Canon did choose to include a built-in Wi-Fi connectivity with this camera, which is a nice feature in the sub-$200 price point. Unfortunately, this is the one aspect of the ELPH 130 that isn't all that easy to set up and use. Of the printed Getting Started guide that's included in the PowerShot ELPH 130's box, more than half of the pages are dedicated to setting up and using the camera's Wi-Fi options. Once you have the right software installed on your computer, you can connect to other Wi-Fi-enabled cameras, smartphones, computers, and printers. This allows you to easily upload photos to your favorite social websites, once you figure out how to set it up.

The LCD is the other area where the PowerShot ELPH 130 IS excels. This screen measures 3.0 inches diagonally, which is a good size for a camera in this price point, and the LCD has 461,000 pixels of resolution, which is above average. Unlike many sub-$200 cameras, glare isn't a significant issue with this sharp and bright LCD. You can increase the brightness of the LCD by a couple of steps to combat the minimal glare problems you may experience.

However, this bright and sharp LCD does require a bit of a trade off. Canon included a really thin battery with this camera, which allows the body to remain thin and lightweight. However, it requires quite a bit of power to operate the LCD, which contributes to the poor battery life of the PowerShot ELPH 130. Because Canon included a separate battery charger with this camera, you're going to want to purchase a second battery that you can charge while using the first battery to shoot photos.

The thin battery does allow this camera to remain small with a depth measurement of about 0.81 inches. The PowerShot ELPH 130's design looks a lot like other thin ELPH cameras, with a boxy, rectangular shape and slightly rounded edges that will fit easily in a pocket. The camera isn't cluttered with a lot of buttons and dials, as this camera is designed specifically for beginners. It has a solid-colored design with red, gray, and silver camera bodies available. For a camera aimed at beginners and designed to be carried in a pocket, such as for a night out with friends, it would have been better had Canon experimented with more color choices.

The bigger problem with the physical design of the PowerShot ELPH 130 IS, though, is the size and placement of the control buttons on the back panel of the camera. These buttons are far too small and they're aligned too tightly to the camera body, making it very difficult to press the buttons successfully. The four-way button area is the worst offender, and only those photographers with small fingers will be able to use this button comfortably. I would recommend testing this camera in-hand before you purchase it to determine whether you can use the buttons comfortably. Because this camera operates primarily as an automatic point-n-shoot model, you may not need to press the buttons too often, though.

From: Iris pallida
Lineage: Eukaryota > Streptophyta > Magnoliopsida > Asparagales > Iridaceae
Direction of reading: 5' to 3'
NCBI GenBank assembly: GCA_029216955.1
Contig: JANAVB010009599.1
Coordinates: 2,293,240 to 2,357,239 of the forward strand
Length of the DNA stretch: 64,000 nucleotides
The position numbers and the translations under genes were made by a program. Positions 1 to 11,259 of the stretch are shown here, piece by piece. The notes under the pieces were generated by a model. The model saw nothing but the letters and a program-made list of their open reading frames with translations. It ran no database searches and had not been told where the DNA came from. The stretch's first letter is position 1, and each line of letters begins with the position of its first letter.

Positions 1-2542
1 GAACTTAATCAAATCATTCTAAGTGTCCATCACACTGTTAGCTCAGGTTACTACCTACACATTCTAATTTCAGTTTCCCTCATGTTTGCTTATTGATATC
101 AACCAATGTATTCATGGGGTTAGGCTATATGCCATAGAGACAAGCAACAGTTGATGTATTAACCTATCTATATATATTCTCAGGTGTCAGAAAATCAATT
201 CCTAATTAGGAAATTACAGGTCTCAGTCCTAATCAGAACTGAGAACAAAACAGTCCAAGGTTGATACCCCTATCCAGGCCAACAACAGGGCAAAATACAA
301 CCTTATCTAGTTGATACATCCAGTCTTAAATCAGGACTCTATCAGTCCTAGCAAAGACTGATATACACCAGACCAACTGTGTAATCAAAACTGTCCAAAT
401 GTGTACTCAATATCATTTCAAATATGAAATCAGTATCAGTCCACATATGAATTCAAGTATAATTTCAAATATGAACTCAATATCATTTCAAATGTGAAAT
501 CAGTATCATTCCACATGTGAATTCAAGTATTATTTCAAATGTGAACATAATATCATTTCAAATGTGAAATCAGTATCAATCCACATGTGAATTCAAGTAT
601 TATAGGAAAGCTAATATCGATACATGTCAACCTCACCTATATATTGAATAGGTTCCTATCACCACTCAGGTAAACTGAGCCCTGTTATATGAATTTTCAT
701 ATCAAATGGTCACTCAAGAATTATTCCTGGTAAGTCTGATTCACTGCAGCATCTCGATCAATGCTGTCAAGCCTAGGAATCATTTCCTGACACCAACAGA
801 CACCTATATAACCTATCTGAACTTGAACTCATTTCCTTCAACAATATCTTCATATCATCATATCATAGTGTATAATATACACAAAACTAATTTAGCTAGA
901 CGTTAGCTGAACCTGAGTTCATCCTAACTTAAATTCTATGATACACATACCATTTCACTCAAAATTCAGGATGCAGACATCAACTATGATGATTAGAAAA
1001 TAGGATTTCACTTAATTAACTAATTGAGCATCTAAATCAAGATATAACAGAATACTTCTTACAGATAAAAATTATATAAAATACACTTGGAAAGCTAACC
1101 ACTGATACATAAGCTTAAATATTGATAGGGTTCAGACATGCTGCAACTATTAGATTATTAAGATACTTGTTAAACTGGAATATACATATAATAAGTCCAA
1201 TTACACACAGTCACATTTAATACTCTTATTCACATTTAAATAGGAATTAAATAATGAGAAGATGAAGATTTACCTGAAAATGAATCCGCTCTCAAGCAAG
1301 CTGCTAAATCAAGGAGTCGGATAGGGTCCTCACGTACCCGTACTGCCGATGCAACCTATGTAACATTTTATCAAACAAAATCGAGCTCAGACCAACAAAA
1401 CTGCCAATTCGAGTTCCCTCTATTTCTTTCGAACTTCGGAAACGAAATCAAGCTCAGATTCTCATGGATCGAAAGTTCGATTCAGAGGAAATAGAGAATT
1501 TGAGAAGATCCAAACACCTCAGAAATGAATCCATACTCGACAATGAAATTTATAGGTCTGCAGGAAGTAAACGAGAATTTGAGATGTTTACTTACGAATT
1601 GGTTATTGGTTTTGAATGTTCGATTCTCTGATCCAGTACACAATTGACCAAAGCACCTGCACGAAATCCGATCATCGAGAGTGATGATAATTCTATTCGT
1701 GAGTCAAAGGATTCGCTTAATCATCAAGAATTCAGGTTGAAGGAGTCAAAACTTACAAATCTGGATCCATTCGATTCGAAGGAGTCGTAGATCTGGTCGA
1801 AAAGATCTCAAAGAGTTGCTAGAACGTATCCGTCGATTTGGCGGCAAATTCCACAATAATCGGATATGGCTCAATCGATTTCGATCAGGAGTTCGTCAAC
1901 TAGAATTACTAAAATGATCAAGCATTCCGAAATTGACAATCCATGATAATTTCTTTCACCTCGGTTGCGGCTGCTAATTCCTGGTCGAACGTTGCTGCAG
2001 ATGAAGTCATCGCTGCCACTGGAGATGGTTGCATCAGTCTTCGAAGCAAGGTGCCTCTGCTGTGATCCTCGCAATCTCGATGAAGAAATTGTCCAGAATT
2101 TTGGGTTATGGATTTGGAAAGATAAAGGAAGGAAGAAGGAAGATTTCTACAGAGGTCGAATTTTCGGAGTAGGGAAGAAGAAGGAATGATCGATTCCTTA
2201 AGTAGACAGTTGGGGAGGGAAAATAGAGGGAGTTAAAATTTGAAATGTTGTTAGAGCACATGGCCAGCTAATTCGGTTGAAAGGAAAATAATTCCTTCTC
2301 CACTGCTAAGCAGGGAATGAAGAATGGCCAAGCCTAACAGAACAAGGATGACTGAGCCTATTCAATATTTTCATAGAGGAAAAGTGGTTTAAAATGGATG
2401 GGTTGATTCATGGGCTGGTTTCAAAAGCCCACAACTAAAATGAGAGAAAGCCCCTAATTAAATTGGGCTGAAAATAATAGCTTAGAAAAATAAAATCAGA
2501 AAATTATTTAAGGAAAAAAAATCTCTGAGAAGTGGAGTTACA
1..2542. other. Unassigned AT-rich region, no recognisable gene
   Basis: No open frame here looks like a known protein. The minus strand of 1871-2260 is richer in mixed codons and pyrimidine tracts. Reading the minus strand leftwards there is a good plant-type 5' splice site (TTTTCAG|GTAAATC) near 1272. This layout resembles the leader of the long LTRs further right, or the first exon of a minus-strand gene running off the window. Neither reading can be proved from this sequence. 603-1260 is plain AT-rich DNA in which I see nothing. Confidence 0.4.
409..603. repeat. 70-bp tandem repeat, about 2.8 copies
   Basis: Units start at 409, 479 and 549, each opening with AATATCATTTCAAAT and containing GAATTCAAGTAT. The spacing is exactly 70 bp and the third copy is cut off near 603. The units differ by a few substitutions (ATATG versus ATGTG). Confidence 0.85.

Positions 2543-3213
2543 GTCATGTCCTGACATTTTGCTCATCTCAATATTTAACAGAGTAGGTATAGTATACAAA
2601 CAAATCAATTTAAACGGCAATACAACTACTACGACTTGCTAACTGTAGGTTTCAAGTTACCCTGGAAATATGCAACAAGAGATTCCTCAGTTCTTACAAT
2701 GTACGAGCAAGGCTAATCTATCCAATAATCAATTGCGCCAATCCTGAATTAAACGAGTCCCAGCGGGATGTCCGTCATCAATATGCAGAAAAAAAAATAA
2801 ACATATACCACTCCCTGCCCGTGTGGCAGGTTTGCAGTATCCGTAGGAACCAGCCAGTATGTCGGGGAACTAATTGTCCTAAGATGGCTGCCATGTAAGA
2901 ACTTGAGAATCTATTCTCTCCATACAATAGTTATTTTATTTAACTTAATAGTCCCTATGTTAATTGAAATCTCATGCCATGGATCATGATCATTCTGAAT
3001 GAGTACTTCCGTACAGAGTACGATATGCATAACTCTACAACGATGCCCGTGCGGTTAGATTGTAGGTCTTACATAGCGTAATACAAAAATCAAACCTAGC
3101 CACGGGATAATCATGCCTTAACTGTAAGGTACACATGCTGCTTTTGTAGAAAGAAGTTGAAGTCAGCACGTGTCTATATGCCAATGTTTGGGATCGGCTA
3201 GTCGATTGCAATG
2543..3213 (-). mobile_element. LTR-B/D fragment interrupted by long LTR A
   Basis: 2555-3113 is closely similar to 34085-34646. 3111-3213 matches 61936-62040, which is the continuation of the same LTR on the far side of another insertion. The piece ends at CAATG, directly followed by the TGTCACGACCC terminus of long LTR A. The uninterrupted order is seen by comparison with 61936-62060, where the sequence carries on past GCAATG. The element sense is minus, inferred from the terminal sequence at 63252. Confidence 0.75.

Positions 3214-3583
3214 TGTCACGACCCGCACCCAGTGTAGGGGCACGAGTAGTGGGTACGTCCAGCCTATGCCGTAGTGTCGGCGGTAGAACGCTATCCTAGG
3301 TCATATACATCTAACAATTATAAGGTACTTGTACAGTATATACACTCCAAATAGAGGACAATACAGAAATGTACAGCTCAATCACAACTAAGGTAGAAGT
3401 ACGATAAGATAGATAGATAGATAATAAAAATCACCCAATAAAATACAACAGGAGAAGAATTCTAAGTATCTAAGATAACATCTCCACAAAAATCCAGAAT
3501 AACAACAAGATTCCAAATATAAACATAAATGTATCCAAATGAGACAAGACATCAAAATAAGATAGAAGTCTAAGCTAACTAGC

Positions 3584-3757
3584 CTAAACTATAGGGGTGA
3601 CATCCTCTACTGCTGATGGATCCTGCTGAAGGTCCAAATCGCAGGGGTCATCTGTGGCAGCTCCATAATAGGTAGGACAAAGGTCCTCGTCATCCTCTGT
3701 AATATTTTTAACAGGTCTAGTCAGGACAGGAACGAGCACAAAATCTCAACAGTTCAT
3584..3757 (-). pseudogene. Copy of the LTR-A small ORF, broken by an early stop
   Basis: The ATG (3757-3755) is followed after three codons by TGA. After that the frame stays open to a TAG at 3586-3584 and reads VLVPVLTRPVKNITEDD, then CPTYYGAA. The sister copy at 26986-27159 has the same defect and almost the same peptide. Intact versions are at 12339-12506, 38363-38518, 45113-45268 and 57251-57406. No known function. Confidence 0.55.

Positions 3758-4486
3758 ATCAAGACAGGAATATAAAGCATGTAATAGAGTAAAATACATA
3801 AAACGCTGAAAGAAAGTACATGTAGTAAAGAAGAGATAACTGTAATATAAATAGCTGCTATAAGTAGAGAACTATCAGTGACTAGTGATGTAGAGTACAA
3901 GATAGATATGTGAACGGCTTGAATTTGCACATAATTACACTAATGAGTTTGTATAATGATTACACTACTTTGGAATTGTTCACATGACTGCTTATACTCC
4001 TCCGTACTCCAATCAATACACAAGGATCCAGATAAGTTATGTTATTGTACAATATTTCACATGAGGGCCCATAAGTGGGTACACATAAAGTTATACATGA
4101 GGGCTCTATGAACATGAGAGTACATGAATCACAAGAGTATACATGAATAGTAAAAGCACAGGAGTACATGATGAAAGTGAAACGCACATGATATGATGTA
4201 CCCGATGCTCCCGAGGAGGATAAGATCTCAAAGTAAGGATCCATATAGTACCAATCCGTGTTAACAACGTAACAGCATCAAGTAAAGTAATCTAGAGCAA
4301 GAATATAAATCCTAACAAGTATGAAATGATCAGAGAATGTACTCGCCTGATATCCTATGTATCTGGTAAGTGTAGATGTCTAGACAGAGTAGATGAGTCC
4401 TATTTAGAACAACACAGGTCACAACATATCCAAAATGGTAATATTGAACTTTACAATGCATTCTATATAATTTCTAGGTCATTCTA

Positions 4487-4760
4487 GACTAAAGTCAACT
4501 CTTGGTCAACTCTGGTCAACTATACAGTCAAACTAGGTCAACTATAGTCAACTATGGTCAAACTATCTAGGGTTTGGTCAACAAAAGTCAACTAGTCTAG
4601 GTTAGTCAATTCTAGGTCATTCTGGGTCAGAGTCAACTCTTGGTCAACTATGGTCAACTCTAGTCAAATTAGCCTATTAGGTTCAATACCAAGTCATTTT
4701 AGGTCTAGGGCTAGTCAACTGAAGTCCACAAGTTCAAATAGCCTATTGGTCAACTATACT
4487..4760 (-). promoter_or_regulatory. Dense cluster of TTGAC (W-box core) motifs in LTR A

Bottom Line - I wish I had one feature that I could point to and say, this is what makes the Canon PowerShot ELPH 130 IS camera a good one for certain segments of photographers. However, there just isn't a standout feature on this camera that will grab your attention. This is simply a camera with average features and average performance. Fortunately it has an average price point, too, and only a couple of below-average features, so it provides a decent value for beginning photographers who want a small, reliable camera that easily fits in almost any pocket. The 8x optical zoom lens is a slightly above average feature for this type of entry-level camera, its sharp and bright 3.0-inch LCD screen is probably the camera's best feature, and you have built-in Wi-Fi - a rarity in sub-$200 cameras. However, a poor battery lifespan, shot to shot delays, and control buttons that are too small will offset those pluses. Not surprisingly, the image quality is about average for the ELPH 130, as the photos look pretty good when printed at small sizes or when viewed on a computer screen. You'll see some flaws in the images when blowing them up to large sizes, as occurs with many cameras in this sub-$200 price point. Simply put, the PowerShot ELPH 130 is an average camera in nearly all regards. Considering how many below average cameras are on the market right now, that's not necessarily a bad thing.